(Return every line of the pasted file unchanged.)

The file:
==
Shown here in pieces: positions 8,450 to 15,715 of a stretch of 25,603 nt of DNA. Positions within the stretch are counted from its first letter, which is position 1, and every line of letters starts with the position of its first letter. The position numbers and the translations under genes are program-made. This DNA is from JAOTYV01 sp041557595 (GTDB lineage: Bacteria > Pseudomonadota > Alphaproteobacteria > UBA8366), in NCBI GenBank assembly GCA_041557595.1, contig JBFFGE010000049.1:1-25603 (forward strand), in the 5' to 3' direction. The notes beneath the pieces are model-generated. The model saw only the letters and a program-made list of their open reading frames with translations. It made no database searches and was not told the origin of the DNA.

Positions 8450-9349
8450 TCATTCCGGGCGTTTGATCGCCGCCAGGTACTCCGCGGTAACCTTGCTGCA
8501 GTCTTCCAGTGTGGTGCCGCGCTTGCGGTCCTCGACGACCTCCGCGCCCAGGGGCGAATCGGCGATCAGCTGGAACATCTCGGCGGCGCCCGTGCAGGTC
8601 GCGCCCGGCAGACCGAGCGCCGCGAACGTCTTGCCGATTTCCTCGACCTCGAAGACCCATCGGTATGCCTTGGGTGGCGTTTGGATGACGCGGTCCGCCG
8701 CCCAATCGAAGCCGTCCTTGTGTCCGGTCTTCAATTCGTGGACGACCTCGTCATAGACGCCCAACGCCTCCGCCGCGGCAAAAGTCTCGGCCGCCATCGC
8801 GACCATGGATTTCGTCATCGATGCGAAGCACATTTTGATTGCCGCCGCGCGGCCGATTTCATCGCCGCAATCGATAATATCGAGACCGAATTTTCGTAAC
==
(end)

Shown here in pieces: positions 8,450 to 15,715 of a stretch of 25,603 nt of DNA. Positions within the stretch are counted from its first letter, which is position 1, and every line of letters starts with the position of its first letter. The position numbers and the translations under genes are program-made. This DNA is from JAOTYV01 sp041557595 (GTDB lineage: Bacteria > Pseudomonadota > Alphaproteobacteria > UBA8366), in NCBI GenBank assembly GCA_041557595.1, contig JBFFGE010000049.1:1-25603 (forward strand), in the 5' to 3' direction. The notes beneath the pieces are model-generated. The model saw only the letters and a program-made list of their open reading frames with translations. It made no database searches and was not told the origin of the DNA.

Positions 8450-9349
8450 TCATTCCGGGCGTTTGATCGCCGCCAGGTACTCCGCGGTAACCTTGCTGCA
8501 GTCTTCCAGTGTGGTGCCGCGCTTGCGGTCCTCGACGACCTCCGCGCCCAGGGGCGAATCGGCGATCAGCTGGAACATCTCGGCGGCGCCCGTGCAGGTC
8601 GCGCCCGGCAGACCGAGCGCCGCGAACGTCTTGCCGATTTCCTCGACCTCGAAGACCCATCGGTATGCCTTGGGTGGCGTTTGGATGACGCGGTCCGCCG
8701 CCCAATCGAAGCCGTCCTTGTGTCCGGTCTTCAATTCGTGGACGACCTCGTCATAGACGCCCAACGCCTCCGCCGCGGCAAAAGTCTCGGCCGCCATCGC
8801 GACCATGGATTTCGTCATCGATGCGAAGCACATTTTGATTGCCGCCGCGCGGCCGATTTCATCGCCGCAATCGATAATATCGAGACCGAATTTTCGTAAC